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I have a text file with this information:

1961 - Roger (Male)
1962 - Roger (Male)
1963 - Roger (Male)
1963 - Jessica (Female)
1964 - Jessica (Female)
1965 - Jessica (Female)
1966 - Jessica (Female)

If I want to search for the word "Roger" in the file, I want it to print out the corresponding years for that name, that is 1961, 1962, 1963. What would be the best way to approach this?

I was doing it with a dictionary but then realized later that dictionaries can't have duplicate values and 1963 is mentioned twice in the text file so it didn't work.

I'm using Python 3, thanks.

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What else have you tried? –  martineau Nov 17 '12 at 4:16
    
Use a collections.defaultdict(list) where the key is the name (possibly + the sex) and the years are appended to the corresponding value which will automatically start out as an empty list. –  martineau Nov 17 '12 at 4:20
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5 Answers

up vote 2 down vote accepted

Use a dictionary with the name as the key and store the years in a list:

In [1]: with open("data1.txt") as f:
   ...:     dic={}
   ...:     for line in f:
   ...:         spl=line.split()
   ...:         dic.setdefault(spl[2],[]).append(int(spl[0]))
   ...:     for name in dic :    
   ...:         print (name,dic[name])
   ...:       

Roger [1961, 1962, 1963]
Jessica [1963, 1964, 1965, 1966]

or you can also use collections.defaultdict:

In [2]: from collections import defaultdict

In [3]: with open("data1.txt") as f:
   ...:     dic=defaultdict(list)
   ...:     for line in f:
   ...:         
   ...:         spl=line.split()
   ...:         dic[spl[2]].append(int(spl[0]))
   ...:     for name in dic:    
   ...:         print name,dic[name]
   ...:         
Roger [1961, 1962, 1963]
Jessica [1963, 1964, 1965, 1966]
share|improve this answer
    
Once again you are of great help Ashwini. It works, however, some names in the actual file I have, have middle names, so spl[2] doesn't work all the time. I did line.split('-') instead to fix that issue, but it always produces a "\n" at the end of each line, any idea why? –  Goose Nov 17 '12 at 4:40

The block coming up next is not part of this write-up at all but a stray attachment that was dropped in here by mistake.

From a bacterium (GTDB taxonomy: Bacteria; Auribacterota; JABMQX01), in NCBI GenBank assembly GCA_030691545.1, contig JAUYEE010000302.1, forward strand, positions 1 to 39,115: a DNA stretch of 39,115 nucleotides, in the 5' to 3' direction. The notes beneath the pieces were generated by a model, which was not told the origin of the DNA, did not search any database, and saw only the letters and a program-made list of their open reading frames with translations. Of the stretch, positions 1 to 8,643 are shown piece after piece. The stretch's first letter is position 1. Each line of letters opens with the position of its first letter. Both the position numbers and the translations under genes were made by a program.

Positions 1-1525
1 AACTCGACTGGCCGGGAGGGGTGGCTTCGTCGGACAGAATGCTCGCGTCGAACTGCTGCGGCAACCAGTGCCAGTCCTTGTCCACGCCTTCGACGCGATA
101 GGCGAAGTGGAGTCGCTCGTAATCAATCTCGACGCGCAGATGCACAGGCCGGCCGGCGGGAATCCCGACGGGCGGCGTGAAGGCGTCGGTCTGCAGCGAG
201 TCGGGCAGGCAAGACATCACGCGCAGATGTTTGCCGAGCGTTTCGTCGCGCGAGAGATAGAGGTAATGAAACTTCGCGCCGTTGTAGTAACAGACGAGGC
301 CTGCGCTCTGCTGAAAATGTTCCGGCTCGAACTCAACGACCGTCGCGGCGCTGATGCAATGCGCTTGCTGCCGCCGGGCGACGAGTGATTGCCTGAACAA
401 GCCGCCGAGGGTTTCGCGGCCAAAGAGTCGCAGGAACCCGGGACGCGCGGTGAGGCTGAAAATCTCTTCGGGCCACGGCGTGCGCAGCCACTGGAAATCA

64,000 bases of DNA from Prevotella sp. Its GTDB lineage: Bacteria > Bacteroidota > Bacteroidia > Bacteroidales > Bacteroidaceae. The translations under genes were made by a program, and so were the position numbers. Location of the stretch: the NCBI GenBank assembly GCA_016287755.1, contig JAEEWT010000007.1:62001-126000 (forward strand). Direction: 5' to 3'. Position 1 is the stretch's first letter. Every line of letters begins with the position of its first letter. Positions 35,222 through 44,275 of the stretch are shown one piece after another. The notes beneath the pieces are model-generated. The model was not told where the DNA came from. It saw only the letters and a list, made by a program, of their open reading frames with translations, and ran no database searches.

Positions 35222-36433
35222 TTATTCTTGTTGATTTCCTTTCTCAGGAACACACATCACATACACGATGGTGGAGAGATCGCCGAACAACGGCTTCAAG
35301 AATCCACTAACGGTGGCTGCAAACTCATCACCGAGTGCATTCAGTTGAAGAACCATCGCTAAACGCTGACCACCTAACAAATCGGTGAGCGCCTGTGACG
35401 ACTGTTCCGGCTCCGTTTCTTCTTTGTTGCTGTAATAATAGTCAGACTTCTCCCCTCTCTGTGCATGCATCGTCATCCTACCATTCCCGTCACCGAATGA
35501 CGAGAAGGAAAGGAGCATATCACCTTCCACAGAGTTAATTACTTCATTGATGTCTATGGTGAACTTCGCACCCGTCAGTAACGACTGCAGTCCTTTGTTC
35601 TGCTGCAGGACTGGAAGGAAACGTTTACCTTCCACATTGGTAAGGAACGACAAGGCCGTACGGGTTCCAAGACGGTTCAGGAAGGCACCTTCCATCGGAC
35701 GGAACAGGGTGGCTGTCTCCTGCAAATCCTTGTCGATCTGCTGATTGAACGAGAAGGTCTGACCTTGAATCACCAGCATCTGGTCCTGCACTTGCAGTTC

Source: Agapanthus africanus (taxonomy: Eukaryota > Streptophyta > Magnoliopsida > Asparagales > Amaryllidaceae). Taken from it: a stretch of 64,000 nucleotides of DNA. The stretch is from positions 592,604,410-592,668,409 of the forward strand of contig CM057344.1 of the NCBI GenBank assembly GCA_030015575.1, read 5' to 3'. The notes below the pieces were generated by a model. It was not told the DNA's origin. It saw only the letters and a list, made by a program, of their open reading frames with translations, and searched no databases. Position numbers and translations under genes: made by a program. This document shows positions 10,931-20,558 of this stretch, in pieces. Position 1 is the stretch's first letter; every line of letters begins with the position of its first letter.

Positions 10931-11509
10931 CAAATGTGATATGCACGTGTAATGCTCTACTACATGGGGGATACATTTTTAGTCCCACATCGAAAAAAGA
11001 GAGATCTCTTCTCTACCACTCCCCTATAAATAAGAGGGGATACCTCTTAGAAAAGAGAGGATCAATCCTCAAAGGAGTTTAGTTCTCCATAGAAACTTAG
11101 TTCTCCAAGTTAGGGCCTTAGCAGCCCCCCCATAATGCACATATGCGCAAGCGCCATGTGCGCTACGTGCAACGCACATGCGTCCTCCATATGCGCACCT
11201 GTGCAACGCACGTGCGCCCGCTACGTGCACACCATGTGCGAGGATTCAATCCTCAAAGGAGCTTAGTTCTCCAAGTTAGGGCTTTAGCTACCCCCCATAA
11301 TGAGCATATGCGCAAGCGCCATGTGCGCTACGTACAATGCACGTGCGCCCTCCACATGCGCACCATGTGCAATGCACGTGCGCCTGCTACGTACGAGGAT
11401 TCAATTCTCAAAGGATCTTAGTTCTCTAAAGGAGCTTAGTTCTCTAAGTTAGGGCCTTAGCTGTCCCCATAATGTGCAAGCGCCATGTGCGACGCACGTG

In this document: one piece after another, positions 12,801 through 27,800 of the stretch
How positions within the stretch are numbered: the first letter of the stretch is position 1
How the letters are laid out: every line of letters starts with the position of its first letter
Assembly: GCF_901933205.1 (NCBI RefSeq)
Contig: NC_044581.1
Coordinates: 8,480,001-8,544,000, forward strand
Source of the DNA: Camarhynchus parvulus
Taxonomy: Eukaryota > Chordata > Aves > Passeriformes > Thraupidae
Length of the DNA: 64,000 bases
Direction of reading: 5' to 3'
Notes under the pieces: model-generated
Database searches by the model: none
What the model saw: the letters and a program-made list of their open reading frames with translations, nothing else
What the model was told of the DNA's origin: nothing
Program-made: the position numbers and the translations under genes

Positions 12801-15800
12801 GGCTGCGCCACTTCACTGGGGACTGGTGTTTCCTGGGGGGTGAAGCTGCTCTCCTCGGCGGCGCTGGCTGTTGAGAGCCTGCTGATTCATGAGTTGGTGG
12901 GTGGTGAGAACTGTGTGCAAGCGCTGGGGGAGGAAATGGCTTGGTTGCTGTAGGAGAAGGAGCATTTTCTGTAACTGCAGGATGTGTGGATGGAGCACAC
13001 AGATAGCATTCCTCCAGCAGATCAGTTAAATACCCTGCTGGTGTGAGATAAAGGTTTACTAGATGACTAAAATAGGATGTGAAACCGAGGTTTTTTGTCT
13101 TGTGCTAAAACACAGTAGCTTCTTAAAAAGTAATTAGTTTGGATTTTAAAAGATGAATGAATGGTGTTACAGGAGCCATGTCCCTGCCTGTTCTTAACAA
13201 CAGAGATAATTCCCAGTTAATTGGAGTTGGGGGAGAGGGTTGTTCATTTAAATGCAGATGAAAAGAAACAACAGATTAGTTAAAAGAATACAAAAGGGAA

@Goose you can get read of that \n by using strip(), or simply line.strip('\n').split('-'). –  undefined is not a function Nov 17 '12 at 6:45
    
get *rid of that –  undefined is not a function Nov 17 '12 at 7:05
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Why can't you use a dict and index on name (eg. Roger) as key and have values as a list of years (here [1961,1962,1963] ? would that not work for you?

so at the end of the loop you get all names uniquified with the years as values which is what you seem to want.

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I tried using the dict method, so I had keys as the years, and values as the names, when I searched the dict for values matching "Roger" it came up with 1961, 1962 but not 1963 because Jessica shares that year as well. –  Goose Nov 17 '12 at 4:20
    
have "roger" as keys and "years" as values. then it will be ok. –  Srikar Appal Nov 17 '12 at 4:22
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Use tuples. They can be stored in lists, and iterated over.

Say your list looks like this:

data = [(1961, 'Rodger', 'Male'),
        (1962, 'Rodger', 'Male'),
        (1963, 'Rodger', 'Male'),
        (1963, 'Jessica', 'Female')]

You can run queries on it like this:

# Just items where the name is Rodger
[(y, n, s) for y, n, s in data if n == "Rodger"]

# Just the year 1963
[(y, n, s) for y, n, s in data if y == 1963]

Or use more Pythonic code:

for year, name, sex in data:
    if year >= 1962:
        print "In {}, {} was {}".format(year, name, sex)

In 1962, Rodger was Male
In 1963, Rodger was Male
In 1963, Jessica was Female

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You can always use a regular expression.

import re

f = open('names.txt')
name = 'Roger'

for line in f.readlines():
    match = re.search(r'([0-9]+) - %s' % name, line)
    if match:
        print match.group(1)
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As I suggested in the comments:

from collections import defaultdict

result = defaultdict(list)
with open('data.txt', 'rt') as input:
    for line in input:
        year, person = [item.strip() for item in line.split('-')]
        result[person].append(year)

for person, years in result.items():
    print(person, years, sep=': ')

Output:

Roger (Male): ['1961', '1962', '1963']
Jessica (Female): ['1963', '1964', '1965', '1966']
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